Rep. John Lewis (D-Ga.), a leading figure in the civil rights movement, took to the House floor late Wednesday night to call out a colleague over an amendment he called "shameful."
Rep. Paul Broun (R-Ga.) introduced an amendment to cut all funding for enforcement of a part of the Voting Rights Act of 1965 intended to prevent racial discrimination. The provision, Section 5, requires a number of states and counties, mostly in the South, to receive federal approval before changing their election laws.
“I know firsthand how onerous this law is," Broun said. "My home state of Georgia, as an example, has long struggled with the U.S. Department of Justice over its voter identification laws.”
Broun argued that the provision unfairly targeted several states and had become "antiquated."
"As Americans, we pride ourselves in our electoral system. But the integrity of our elections is called into question when this outdated law bars states from ensuring that those who come to the polls to vote are eligible to do so," he said.
Broun's remarks were rebuked by a number of other representatives. Even those, like Rep. Frank Wolf (R-Va.), who thought the amendment could be worth discussing, said a late-night appropriations debate was not the appropriate time to do so.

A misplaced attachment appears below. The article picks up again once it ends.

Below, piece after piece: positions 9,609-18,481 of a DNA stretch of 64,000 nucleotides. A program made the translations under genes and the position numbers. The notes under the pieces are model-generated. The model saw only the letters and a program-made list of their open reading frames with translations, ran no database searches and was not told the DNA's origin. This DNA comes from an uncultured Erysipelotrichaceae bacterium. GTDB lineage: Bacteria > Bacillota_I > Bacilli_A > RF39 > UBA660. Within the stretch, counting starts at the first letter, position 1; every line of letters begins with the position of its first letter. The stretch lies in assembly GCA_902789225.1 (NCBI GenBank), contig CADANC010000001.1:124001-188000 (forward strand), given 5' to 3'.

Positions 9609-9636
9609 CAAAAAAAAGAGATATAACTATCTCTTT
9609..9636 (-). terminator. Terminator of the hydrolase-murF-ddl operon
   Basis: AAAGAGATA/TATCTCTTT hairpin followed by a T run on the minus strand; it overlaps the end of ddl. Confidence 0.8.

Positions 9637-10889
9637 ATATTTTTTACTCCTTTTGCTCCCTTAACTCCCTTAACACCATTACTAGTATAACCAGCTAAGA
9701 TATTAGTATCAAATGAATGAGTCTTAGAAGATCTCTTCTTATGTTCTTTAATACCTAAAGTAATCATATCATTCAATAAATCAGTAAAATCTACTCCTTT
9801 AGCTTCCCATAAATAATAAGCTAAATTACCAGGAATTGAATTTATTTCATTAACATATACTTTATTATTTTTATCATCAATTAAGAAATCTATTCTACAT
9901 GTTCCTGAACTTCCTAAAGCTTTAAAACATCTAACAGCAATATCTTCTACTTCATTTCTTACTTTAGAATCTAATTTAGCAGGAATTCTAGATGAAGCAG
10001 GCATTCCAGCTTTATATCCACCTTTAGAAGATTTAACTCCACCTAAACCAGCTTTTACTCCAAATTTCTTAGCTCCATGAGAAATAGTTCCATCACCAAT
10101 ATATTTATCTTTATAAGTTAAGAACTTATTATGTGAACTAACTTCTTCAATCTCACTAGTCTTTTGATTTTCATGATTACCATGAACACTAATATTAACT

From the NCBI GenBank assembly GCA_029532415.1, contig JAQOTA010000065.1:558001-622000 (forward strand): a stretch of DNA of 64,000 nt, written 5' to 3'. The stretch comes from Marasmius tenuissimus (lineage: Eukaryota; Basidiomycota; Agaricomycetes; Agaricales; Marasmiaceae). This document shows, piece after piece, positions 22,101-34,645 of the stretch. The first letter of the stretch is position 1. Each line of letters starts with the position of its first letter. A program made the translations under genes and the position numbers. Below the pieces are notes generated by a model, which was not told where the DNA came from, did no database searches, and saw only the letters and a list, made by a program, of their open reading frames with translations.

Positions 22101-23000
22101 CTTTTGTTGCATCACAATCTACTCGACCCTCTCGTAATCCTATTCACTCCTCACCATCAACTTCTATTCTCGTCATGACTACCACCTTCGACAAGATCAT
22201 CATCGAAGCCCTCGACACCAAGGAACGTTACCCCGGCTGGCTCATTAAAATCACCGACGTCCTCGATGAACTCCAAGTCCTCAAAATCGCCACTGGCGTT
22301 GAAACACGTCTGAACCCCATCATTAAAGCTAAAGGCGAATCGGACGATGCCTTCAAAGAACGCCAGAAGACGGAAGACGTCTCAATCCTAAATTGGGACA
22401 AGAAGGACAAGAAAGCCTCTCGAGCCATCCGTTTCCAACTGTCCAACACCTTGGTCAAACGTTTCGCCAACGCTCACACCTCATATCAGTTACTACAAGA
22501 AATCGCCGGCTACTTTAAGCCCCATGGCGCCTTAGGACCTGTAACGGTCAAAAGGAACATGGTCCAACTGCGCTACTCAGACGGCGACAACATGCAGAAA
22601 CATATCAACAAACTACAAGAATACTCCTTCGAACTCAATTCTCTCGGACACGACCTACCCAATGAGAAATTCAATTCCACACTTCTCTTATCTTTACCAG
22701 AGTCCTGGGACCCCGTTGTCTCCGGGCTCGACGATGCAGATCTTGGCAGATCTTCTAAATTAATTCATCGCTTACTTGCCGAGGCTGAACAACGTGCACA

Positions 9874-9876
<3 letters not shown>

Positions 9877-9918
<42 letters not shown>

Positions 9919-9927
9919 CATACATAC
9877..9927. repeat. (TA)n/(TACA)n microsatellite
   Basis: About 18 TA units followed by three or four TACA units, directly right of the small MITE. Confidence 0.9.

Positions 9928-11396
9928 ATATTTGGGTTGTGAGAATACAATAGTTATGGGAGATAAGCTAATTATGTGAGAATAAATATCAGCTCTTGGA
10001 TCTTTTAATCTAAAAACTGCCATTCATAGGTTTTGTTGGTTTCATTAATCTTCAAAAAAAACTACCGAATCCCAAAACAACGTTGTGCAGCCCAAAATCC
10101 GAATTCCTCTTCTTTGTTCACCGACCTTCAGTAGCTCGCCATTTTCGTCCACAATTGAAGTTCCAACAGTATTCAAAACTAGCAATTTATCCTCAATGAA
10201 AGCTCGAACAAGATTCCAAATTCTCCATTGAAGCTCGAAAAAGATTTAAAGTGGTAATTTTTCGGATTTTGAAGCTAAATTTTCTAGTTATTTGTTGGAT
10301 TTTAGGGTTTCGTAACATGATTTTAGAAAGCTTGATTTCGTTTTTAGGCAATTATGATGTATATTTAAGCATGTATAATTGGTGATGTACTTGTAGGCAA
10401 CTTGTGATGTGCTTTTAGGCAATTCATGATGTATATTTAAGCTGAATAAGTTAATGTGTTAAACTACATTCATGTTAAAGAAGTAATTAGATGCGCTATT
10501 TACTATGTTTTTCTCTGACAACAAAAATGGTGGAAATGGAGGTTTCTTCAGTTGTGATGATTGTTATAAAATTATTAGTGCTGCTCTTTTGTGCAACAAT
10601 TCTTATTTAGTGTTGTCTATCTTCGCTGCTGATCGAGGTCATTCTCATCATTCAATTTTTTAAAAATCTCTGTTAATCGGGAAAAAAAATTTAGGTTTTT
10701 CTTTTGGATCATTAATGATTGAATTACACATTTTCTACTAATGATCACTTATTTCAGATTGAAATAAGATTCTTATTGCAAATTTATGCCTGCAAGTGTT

Lewis, who marched with Martin Luther King Jr., took to the floor to denounce Broun's amendment.
"It is hard and difficult and almost unbelievable that any member, but especially a member from the state of Georgia, would come and offer such an amendment," Lewis said, recounting the history of struggles over voters' rights. "It's shameful that you would come here tonight and say to the Department of Justice that you must not use one penny, one cent, one dime, one dollar to carry out the mandate of Section 5 of the Voting Rights Act."
“People died for the right to vote -- friends of mine, colleagues of mine,” Lewis said. "I speak out against this amendment."
Broun, chastised, gave in. "I apologize to my dear friend from Georgia if he's gotten angry with this amendment. It was never my intent to do so, and I'm going to ask unanimous consent to withdraw the amendment," he said.
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